It doesn’t seem like a big fairytale if we try to imagine that, in the future, all of our organs could be replaced easily. But there is a question about whether it can help us make the duration of our lives longer. There is a legend about David Rockefeller, that had 7 heart transplants and 2 kidney transplants in 20 years. He lived to be 101 years old.
Even if this is true, we’re curious to see if it would be possible to live even longer. But the cost of organ transplants can be pretty high. You will pay $500 for a shoulder, $1,500 for eyes, a heart can cost more than $250,000. In total it could cost more than $1,000,000.
In theory, yes we could live much longer. Kidneys and heart transplants can prolong our lives dramatically and help us live 20 more years. But we also shouldn’t forget about post-operative complications, including infections and organ rejection.
The immune system can be very vulnerable, which is why it often rejects transplanted organs. Fortunately, medical science is constantly growing and now they’ve found a solution using stem cells. These stem cells can help a body adjust and not reject the transplants.
But let’s make a simple calculation of how many operations we would need to live 1000 years.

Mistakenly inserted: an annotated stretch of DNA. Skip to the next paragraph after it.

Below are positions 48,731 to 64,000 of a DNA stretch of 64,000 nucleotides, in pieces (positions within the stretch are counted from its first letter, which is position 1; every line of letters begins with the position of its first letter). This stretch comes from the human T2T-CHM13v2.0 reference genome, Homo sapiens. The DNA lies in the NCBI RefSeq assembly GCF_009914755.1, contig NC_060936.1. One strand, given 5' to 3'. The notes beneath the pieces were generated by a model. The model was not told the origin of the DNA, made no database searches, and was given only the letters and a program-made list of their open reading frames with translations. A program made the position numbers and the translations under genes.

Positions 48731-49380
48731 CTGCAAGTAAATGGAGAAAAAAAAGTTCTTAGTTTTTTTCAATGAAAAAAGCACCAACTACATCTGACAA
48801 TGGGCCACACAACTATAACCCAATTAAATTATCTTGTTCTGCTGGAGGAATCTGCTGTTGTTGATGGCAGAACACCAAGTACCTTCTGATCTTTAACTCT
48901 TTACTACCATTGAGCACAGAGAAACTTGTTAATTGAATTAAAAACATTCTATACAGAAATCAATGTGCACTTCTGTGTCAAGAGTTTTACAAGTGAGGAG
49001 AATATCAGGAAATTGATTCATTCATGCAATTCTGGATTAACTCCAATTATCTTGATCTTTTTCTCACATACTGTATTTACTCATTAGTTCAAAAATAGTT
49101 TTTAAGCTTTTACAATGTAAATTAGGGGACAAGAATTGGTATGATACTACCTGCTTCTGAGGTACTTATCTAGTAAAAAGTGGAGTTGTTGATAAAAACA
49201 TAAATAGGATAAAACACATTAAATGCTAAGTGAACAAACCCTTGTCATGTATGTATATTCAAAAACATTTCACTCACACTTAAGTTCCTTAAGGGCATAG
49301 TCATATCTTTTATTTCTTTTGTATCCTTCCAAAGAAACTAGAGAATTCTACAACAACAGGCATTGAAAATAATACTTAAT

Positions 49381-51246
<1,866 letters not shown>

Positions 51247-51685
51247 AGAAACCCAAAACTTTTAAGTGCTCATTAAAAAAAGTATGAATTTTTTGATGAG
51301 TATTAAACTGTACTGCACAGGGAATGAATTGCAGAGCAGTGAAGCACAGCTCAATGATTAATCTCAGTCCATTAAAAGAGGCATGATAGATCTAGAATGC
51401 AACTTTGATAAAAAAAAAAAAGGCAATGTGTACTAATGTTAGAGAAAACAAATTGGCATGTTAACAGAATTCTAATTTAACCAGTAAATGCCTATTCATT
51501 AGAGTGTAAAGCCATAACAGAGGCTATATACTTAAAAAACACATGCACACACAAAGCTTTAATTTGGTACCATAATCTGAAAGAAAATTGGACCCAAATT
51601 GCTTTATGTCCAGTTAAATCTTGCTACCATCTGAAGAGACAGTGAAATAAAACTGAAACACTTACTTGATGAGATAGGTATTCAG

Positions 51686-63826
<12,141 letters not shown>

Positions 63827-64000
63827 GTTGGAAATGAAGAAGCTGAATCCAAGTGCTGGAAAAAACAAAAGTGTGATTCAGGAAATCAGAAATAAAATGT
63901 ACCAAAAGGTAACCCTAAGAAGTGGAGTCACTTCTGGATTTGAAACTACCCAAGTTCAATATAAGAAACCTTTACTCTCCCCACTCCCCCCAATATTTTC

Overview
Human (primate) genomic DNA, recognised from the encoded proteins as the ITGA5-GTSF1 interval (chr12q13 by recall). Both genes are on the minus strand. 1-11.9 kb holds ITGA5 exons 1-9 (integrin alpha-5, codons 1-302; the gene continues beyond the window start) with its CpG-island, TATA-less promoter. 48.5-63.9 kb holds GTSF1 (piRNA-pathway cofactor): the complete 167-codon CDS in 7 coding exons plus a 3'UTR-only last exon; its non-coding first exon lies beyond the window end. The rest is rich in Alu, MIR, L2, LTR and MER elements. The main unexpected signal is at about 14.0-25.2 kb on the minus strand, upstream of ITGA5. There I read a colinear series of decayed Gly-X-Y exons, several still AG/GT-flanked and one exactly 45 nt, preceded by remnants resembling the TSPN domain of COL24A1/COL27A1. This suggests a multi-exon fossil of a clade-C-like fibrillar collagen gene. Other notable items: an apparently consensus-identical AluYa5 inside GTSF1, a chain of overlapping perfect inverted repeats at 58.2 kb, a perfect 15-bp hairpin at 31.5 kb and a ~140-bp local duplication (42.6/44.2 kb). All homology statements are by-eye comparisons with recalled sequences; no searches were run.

- A typical patient will live 10 to 15 years longer with a kidney transplant, so 66 operations are necessary.
- Heart transplants add an average 20 years, so this would require 50 operations.
- Liver transplants can prolong someone’s life for around 30 years. This means 33 operations.
- Lung transplants can increase life by 10 years. So 100 operations are needed to live 1000 years.
- Intestine transplants add 5 years, this means 200 operations.
Just in theory, organ transplantation can prolong life, but you’d need to constantly renew your body and surgery is also a big risk.
One way or another, even if the aging process of vital organs is slowed down with the help of organ transplantation, there can be other factors that won’t allow us to live forever or that much longer. It could be the longevity of the DNA that has been embedded in us since birth, for example.
Basically, your chances are good to live a healthier life after a transplant nowadays, but to think that by doing this you can live much longer than others has still yet to be determined. For these purposes, science still has a long way to go.
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